Mets Lose Reyes, Murphy and Game

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Mets Lose Reyes, Murphy and Game

Post on Mon Aug 08, 2011 12:54 am

The Mets’ clubhouse felt more like a funeral home than a locker room Sunday, and perhaps rightly so.

During their 6-5 loss to the Atlanta Braves, the Mets lost Jose Reyes and Daniel Murphy, their two best hitters, to injuries. In Murphy’s case, the injury to his left knee could be serious enough to end his season.

Afterward, in hushed tones and with downcast eyes, the team’s remaining players seemed to process the idea that any hope of making the playoffs, as unlikely as it had already become, had been to put to rest before their eyes.

“We feel like we just walked off a battlefield,” Justin Turner said.

The first of the afternoon’s two jarring moments occurred in the second inning. With many of the 29,853 fans still finding their way to their seats at Citi Field, a voice on the stadium’s speakers announced that Willie Harris would pinch-hit for Reyes, stirring them to attention.

What the fans and even most of the players did not know at the time was that Reyes pulled his left hamstring while running out a grounder to lead off the bottom of the first. He felt a twinge as he sprinted down the line and appeared to slow awkwardly as he reached the bag.

When Reyes went out to play shortstop in the next inning, he realized he had lost mobility in his leg.

General Manager Sandy Alderson said after the game that Reyes, who is hitting .336, had been sent to the Hospital for Special Surgery to have the hamstring examined. He described the injury as similar to the one Reyes had in July — one that was minor but which nonetheless forced him to miss 12 games.

“We’ll wait for the M.R.I. and decide what to do next,” Alderson said.

But if Reyes’s departure deflated the stadium, the incident involving Murphy in the seventh quieted the crowd to near silence.

The fans, cheering because the Mets had cut a three-run deficit to a run, seemed to collectively cringe as Murphy’s left knee buckled to the side after Jose Constanza slid in feet first while stealing second base. Murphy, playing second base after entering the game in the sixth as a pinch-hitter, hopped toward center field before collapsing on his side in the grass.

As he writhed in pain, Manager Terry Collins and the head trainer, Ray Ramirez, sprinted out of the dugout and onto the field toward him.

“He was in a lot of pain,” Collins said. “He just said, ‘Get me off the field.’ That’s all he kept saying, ‘Get me off the field, get me off the field.’ ”

An X-ray taken immediately at the stadium showed no fractures in Murphy’s leg, and he was sent to the same hospital as Reyes for his own magnetic resonance imaging test. Though the results had not yet returned a couple of hours after the game, the Mets players and coaches seemed to understand that Murphy would probably be out for a considerable amount of time with what appeared to be a major knee injury.

Murphy was expected to be the starting first baseman last year, but injured his right knee late in spring training, and Ike Davis took the job for good in mid-April. In June, as Murphy was learning to play second base at Class AAA Buffalo, he was wiped out by a slide while attempting to turn a double play and tore a ligament in his right knee.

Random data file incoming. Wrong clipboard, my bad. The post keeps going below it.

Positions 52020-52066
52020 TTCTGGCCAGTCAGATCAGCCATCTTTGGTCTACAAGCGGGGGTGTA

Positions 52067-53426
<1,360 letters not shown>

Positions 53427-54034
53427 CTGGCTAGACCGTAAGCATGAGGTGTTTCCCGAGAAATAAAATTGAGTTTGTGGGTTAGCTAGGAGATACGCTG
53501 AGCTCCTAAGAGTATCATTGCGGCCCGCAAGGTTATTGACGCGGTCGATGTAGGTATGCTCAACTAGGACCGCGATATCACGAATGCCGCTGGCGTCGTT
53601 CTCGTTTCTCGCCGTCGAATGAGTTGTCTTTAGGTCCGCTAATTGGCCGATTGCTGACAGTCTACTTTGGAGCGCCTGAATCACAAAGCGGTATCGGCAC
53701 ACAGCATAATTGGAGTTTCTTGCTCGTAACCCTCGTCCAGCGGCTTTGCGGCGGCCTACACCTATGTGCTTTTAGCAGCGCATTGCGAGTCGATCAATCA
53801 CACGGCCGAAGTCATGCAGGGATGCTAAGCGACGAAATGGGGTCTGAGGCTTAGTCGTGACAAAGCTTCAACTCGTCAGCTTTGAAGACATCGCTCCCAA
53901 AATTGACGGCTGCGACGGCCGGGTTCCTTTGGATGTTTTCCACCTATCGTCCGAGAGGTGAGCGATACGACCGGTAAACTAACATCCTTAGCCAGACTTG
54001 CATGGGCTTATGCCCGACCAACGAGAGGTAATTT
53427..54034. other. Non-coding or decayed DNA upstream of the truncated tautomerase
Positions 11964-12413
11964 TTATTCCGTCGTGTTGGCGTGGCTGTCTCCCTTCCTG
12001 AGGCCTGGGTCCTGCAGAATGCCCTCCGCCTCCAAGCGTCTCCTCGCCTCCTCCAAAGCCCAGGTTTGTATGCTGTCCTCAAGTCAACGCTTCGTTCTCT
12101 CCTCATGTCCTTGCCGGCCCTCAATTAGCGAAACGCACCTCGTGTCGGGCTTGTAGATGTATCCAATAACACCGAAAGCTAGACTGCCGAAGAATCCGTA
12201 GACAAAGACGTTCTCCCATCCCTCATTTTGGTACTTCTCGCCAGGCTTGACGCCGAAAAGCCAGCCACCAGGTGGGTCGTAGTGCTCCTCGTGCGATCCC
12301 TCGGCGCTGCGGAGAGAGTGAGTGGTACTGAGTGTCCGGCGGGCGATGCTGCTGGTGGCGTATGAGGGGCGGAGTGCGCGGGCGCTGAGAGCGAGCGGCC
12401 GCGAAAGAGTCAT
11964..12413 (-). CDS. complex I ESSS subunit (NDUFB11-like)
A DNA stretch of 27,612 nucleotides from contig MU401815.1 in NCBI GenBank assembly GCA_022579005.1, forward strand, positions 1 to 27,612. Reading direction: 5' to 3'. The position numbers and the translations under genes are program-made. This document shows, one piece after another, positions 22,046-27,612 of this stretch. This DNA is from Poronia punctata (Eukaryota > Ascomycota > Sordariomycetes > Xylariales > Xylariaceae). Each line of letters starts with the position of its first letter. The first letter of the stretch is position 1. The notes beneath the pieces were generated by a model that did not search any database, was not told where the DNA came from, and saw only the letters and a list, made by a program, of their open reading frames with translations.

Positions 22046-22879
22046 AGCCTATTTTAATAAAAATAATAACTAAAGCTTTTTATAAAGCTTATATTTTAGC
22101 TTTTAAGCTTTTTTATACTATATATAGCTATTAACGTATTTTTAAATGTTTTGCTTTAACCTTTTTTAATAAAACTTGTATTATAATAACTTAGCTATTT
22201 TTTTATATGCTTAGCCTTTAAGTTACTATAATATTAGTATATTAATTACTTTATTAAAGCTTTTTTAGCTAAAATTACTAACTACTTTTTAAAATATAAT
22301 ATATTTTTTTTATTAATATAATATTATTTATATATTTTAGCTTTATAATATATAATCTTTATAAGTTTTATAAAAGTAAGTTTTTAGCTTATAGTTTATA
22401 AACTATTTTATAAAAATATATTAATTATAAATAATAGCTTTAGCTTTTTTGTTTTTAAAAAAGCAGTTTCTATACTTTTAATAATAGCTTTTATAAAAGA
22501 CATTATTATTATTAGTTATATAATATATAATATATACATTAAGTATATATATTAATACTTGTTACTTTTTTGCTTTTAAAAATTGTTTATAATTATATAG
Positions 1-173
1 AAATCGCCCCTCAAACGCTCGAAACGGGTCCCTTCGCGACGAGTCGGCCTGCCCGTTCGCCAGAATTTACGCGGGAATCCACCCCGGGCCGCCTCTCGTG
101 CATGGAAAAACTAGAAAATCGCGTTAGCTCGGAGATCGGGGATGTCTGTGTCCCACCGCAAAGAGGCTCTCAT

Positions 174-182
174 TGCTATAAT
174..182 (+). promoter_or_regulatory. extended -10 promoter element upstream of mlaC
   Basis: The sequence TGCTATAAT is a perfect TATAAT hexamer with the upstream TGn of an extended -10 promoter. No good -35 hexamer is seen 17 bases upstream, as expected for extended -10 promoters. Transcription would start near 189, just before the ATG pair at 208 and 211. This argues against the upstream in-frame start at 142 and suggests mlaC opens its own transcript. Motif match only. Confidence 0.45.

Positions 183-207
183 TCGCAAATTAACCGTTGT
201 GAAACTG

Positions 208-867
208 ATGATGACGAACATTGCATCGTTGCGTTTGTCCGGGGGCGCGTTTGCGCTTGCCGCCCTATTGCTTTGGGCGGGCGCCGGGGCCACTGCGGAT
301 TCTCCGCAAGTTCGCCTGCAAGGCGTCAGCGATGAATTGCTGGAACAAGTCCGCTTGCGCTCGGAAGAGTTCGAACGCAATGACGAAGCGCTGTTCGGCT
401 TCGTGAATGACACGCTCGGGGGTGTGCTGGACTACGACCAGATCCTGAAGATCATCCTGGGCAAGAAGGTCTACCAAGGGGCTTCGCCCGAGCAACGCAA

This season, Murphy is having a strong year at the plate, hitting .320, but not necessarily in the field. He began as a pinch-hitter and backup second baseman, but in a twist of fate became the starting first baseman in May when Davis injured his ankle. He has played several games at third base since then, but the Mets have struggled to find the position he is best suited to play.

“I’m sick to my stomach for Murph,” Collins said. “I was there to watch him rehab last year, and what he went through, so I feel terrible for him.”

Collins added that he thought Constanza’s slide was clean.

The injuries sent the Mets scrambling into a baseball version of musical chairs, drastically altering the look of their infield.

David Wright spent the final two innings playing shortstop, which he had last done in high school. Scott Hairston, who started the game in right field, played one inning at second base, which he had last done in 2008. And Turner moved from second base to shortstop to second base again.

The Mets, depleted and disheartened, battled from a 5-2 deficit to tie the score in the seventh, when Jason Bay scored his third run of the game on Angel Pagan’s double, and it appeared they might salvage a shaky start from the rookie Dillon Gee.

But the game ended with an unfamiliar alignment of Mets succumbing to a familiar foe.

With the score tied in the ninth, the longtime Mets nemesis Chipper Jones, amid a chorus of boos, bounced a slider from Bobby Parnell through the right side of the infield to drive in the deciding run.

“We’ve got a little black cloud over us now,” Parnell said.

An apt description of a team in mourning.


Sandy Alderson said the Mets had called up Ruben Tejada from Class AAA Buffalo for Monday’s game against San Diego in anticipation of a roster move. ... Atlanta’s Dan Uggla extended his hitting streak to 28 games with an eighth-inning single.

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